COVID- 19 Mortality and the Role of Social Capital

How can we explain the low death rates in some states that have a very high number of positive cases of COVID-19?

And still, they have a very low death rate compared to other states. 

At least one way of explaining that would be by exploring the concept of social capital. 

Almost one and a half years ago, on 24th Jan 2020, a 21-year-old lady who was a fourth-year medical student in a medical college in Wuhan, China reached Trissur in Kerala, her hometown that also happened to be my hometown. Two days after reaching Trissur, she developed a dry cough and was immediately admitted to the Trissur medical college hospital. 

By 29 January 2020, we came to know that the pandemic had reached  Kerala and this 21-year-old became the first case of Covid-19 in India. Soon Covid- 19 appeared in other parts of India and we had the first wave, the lockdown and when we thought we did manage the pandemic well, we had the second wave. Our healthcare infrastructure crumpled and we struggled to manage the spread of the disease and the death rate increased exponentially. 

Most of us now know that we might have to learn to live with the virus. Thus it becomes important that we look at what helped some states to manage this pandemic relatively well, better than others, and kept the death rate low. 


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When we look at the data, total positives cases and total deaths,  we see that Maharashtra has the highest number of total positive cases followed by Karnataka and then Kerala. When we look at the total death rates, it’s again Maharashtra at the top, followed by Karnataka and then Delhi.  Kerala which is ranked 3rd in the case total number of positive cases is ranked 10th when it comes to the total number of deaths.

What could be the reason for Kerala’s low number of deaths when they have a very high number of positive cases? 

While there could be many reasons, I would like to explore one specific ad important aspect that we often overlook when we try to answer a question like this. Our usual answers are about the quality of leadership, the healthcare infrastructure, the resistance of the people, etc.  I am sure all of these aspects will have an impact on the death rate. 

One of the factors, something that we completely miss out on,  that could influence the lower mortality rate could be the Social Capital embedded in that society or state. What exactly is social capital?

Social Capital is the interpersonal relations, social networks, shared sense of identity, and trust within a society.  In other words, social capital refers to features in a social organisation such as trust, norms, and networks that can improve the efficiency of the organisation. The concept of social capital was initially defined by sociologists as the aggregated value of connections between individuals and the norms of reciprocity developed from the network. Social capital is a commonly identified trait of social organization and includes trust between individuals and interpersonal connections that could increase the efficiency of society and create platforms that could be beneficial to all the parties. 

Social Network Analysis(SNA) and Organisational Network Analysis(ONA) helps us understand the social capital of a community or Organisation. 

In the book “Building Resilience- Social capital in post-disaster recovery”  published in 2012, Daniel P Aldrich Professor at Northeastern University,  Boston mentioned that people with strong social networks experience faster recoveries and have access to needed information, tools, and assistance. Communities and neighbourhoods with little social capital may find themselves unable to keep up with their counterparts with these deep networks.  His observation was about any kind of disaster not specifically about COVID-19.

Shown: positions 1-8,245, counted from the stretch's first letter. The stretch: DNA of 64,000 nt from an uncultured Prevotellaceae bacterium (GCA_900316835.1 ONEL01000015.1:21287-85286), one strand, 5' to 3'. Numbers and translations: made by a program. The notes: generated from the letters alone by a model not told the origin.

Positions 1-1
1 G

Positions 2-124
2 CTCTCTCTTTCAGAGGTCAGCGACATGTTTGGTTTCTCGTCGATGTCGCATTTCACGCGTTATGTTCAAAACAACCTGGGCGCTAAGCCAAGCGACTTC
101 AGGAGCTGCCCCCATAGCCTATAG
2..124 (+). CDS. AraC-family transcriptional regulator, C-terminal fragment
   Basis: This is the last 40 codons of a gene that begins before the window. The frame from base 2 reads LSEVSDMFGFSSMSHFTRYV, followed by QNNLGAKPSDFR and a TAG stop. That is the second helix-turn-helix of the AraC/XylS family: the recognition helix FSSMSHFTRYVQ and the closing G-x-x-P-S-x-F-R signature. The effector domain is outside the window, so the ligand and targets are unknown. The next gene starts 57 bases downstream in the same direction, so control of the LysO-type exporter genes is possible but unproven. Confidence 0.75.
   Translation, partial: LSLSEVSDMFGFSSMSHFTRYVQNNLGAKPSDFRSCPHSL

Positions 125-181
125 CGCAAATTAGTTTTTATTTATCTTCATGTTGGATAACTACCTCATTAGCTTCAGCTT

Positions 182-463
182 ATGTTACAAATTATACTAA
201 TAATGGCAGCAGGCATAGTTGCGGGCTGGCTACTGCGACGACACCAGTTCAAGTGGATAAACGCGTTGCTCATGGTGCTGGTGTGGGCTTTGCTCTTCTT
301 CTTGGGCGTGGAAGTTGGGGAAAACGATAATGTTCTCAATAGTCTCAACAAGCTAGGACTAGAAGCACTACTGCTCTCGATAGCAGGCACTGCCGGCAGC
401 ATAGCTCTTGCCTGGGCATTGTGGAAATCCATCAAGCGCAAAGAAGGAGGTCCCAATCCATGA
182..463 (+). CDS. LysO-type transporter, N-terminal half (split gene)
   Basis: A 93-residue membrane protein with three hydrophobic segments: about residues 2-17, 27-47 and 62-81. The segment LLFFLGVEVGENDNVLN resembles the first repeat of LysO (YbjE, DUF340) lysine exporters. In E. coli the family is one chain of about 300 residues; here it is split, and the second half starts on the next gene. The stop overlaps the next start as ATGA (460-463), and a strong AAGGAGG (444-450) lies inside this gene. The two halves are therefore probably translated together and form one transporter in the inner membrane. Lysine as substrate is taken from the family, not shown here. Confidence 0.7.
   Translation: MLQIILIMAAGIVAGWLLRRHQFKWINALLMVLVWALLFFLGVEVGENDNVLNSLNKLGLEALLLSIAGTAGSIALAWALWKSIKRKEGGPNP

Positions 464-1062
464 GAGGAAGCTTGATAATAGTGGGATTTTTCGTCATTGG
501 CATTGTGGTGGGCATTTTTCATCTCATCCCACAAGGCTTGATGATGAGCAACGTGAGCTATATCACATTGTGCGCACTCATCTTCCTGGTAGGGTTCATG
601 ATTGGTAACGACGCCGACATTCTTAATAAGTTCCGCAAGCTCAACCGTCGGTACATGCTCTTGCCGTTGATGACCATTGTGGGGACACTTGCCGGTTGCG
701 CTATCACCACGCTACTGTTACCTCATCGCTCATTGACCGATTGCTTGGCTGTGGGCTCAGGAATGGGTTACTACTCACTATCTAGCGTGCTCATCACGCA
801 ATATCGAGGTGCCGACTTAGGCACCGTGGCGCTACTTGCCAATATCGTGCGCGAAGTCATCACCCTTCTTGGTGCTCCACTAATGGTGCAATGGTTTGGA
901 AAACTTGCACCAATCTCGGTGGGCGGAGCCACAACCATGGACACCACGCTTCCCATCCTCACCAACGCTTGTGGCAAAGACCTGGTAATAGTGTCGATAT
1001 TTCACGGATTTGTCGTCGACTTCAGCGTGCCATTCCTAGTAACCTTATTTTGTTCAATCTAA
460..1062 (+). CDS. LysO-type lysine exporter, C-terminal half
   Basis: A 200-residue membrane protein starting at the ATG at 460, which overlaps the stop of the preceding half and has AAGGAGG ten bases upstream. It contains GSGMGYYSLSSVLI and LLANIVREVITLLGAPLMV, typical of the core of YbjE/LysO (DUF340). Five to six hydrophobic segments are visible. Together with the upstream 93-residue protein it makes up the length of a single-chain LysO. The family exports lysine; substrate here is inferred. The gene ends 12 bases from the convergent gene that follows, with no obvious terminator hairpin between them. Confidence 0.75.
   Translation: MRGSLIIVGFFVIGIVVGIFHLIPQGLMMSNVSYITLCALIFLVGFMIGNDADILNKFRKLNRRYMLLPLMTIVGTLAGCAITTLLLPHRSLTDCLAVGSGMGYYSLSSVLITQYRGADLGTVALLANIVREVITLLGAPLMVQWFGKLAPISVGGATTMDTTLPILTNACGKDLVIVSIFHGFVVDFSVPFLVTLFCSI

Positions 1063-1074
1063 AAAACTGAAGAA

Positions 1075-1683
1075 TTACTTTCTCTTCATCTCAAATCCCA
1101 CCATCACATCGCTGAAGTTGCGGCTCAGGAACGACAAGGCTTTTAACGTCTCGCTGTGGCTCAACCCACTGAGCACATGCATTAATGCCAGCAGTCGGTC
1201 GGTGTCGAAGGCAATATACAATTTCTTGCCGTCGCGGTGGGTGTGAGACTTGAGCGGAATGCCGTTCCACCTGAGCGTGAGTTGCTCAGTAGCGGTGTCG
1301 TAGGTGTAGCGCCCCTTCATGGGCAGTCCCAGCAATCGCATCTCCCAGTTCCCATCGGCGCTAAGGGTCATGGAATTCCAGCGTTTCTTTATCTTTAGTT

In 2005 he and his family had their home, car, and all of their material possessions in New Orleans destroyed by Hurricane Katrina and began studying what makes communities and neighbourhoods more resilient. He published the book “Building Resilience” to share these insights on the role of friends, neighbours, and social cohesion after the crisis. After Japan was hit by the devastating triple disasters of an earthquake, tsunami, and nuclear meltdown, Aldrich wrote another book BLACK WAVE about the factors that helped people and communities bounce back, again emphasizing the importance of Social Capital. 

In the book “Black Wave” he mentioned that Individuals and communities with stronger networks and better governance had higher survival rates and accelerated recoveries. Less-connected communities with fewer such ties faced harder recovery processes and lower survival rates.

So if Kerala has a lower mortality rate, the social capital of Kerala, the social cohesion, and social identity,  possibly must be higher than other states. Then what could explain the higher infection numbers of Kerala?  Most probably that is also the factor of Social Capital.  Because social capital is all about the strength of relationships, connections, and networks, the spread of the virus also will be easy, the way help, resources, and knowledge spread. 

Combined with the high population density and a large number of people from other states and countries landing up in Kerala, the number of positive cases could be high but they have managed to bring down the mortality rates low compared to other states. So the social capital can be positively correlated to the higher spread of the virus and also positively correlated to the low mortality rate in Kerala. 

This reminds us that we need to focus on social capital more both in our societies and in our organisations so that we would be able to demonstrate resilience and reduce the mortality rate.

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